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Make this Simple List for Your Spouse and See What Happens


There’s a strategy I’ve been endorsing for years. It’s for husbands (and wives) to literally make a list of things your spouse likes. Not huge, extravagant, budget-breaking trips or gifts. Small things. Things you can share with each other on a weekly or daily basis. Let me explain.

The very act of creating such a list works on about five different levels. You spend intentional time recalling positive experiences with each other. As you remember those experiences, you imagine a future in which you can re-live those moments.

That’s not all, you begin to realize that you are the only person in this world who can make such a list and the one person in the world who can truly fulfill the needs of your beloved. You experience the joy of meeting those needs. You experience the reciprocal joy of having your needs met. (More on that later.)

If this is not making sense — or the value of these lists feels a little unverifiable — that’s because you haven’t made your list yet. As a public service, allow me to present my list. And if my bride, Rita, happens to see it . . . well then good for me! She is already well aware of many of these items and ideas, but it never hurts to remind her.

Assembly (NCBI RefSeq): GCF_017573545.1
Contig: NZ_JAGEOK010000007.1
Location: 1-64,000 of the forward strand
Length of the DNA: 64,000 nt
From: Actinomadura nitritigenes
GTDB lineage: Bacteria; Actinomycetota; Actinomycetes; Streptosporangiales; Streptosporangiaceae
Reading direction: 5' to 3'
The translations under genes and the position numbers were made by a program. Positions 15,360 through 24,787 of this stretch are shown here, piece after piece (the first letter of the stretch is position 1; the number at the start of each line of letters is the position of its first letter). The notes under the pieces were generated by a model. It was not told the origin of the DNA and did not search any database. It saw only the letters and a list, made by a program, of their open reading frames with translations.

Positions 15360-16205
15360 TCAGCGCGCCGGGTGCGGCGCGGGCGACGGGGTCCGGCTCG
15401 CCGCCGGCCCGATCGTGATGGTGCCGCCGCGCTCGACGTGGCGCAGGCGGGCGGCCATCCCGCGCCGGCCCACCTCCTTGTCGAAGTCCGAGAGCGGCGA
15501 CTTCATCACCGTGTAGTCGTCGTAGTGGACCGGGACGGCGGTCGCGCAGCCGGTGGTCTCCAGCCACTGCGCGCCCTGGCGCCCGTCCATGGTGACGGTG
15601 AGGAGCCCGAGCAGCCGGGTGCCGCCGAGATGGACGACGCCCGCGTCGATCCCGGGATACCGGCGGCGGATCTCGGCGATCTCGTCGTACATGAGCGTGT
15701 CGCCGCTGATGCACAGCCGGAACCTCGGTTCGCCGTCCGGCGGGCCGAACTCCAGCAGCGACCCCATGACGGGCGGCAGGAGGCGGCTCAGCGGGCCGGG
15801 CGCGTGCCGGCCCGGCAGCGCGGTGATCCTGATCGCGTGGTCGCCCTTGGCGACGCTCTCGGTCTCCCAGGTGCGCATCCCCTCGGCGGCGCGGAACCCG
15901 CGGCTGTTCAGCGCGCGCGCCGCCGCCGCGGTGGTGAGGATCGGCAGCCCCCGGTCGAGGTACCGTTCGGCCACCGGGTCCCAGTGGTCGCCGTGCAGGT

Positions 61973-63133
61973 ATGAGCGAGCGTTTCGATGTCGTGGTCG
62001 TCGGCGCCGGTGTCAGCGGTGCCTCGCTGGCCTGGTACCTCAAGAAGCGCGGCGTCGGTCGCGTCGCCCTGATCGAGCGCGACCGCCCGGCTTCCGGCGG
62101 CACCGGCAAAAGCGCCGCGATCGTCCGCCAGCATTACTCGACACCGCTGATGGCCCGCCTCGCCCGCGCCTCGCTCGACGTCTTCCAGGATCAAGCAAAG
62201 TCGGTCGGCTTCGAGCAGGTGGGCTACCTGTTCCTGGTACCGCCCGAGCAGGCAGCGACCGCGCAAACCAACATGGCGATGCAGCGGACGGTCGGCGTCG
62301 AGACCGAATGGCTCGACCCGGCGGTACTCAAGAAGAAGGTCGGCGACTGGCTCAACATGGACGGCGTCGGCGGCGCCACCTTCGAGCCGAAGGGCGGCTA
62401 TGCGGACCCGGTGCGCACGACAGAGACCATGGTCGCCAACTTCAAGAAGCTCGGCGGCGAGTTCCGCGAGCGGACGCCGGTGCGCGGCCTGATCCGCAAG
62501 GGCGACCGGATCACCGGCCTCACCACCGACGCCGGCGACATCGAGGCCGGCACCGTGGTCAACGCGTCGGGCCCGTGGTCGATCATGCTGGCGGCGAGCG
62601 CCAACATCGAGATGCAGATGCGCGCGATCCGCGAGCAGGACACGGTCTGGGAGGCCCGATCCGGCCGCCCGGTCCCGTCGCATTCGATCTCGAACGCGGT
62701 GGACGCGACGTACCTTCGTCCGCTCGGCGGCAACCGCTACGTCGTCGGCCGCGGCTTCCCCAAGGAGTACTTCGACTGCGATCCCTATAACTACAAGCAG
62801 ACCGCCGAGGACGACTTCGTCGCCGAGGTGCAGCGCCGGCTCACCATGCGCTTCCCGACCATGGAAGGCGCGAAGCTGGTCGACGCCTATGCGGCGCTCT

Here are some things I like:

  • down pillows,
  • sock monkeys,
  • petting doggies,
  • warm feet,
  • a good chopped salad,
  • grilled pork chops,
  • strawberry-rhubarb pie,
  • bookstores,
  • boxers,
  • brick sidewalks,
  • holding hands with my wife,
  • stopping on the stairs with her one step above for a kiss,
  • comfy jeans,
  • campfires,
  • well-formed quotations,
  • meaningful song lyrics,
  • the Star Spangled Banner,
  • watching my kids compete,
  • beef jerky,
  • black Sharpies,
  • bending paper clips,
  • a good pair of scissors,
  • finding a piece of Scripture that applies to a real-life challenge,
  • lying in the grass on a sunny day,
  • strolling a flea market or art fair with my wife, son, and daughter-in-law,
  • and so on.

Some of these concepts might take a bit of an effort. But it’s nothing insurmountable or burdensome. Most are cheap. Many are free. All will put a smile on my face, and that’s a goal my wife usually sees as worthwhile.

For the sake of fairness, here’s a list of things Rita likes:

  • fireworks,
  • parades,
  • a powder room for company that says welcome, babies, cute babies, gurgly babies, pretty much all babies,
  • television commercials with babies,
  • scones,
  • frozen Cokes,
  • sparkly glassware on her
  • Thanksgiving dinner table,
  • hanging out with her children,
  • bling for Christmas,
  • warm feet,
  • clean kitchen counters,
  • old sitcoms,
  • sitting in the sun with a book,
  • fresh flowers,
  • fresh snow,
  • drinking straws,
  • craft magazines,
  • and so on.

So are you tracking now? This post will not be filled with a bunch of long homework assignments that never get finished. Nothing burdensome, I promise. But I’m going to insist the two of you stop right now and make those two lists.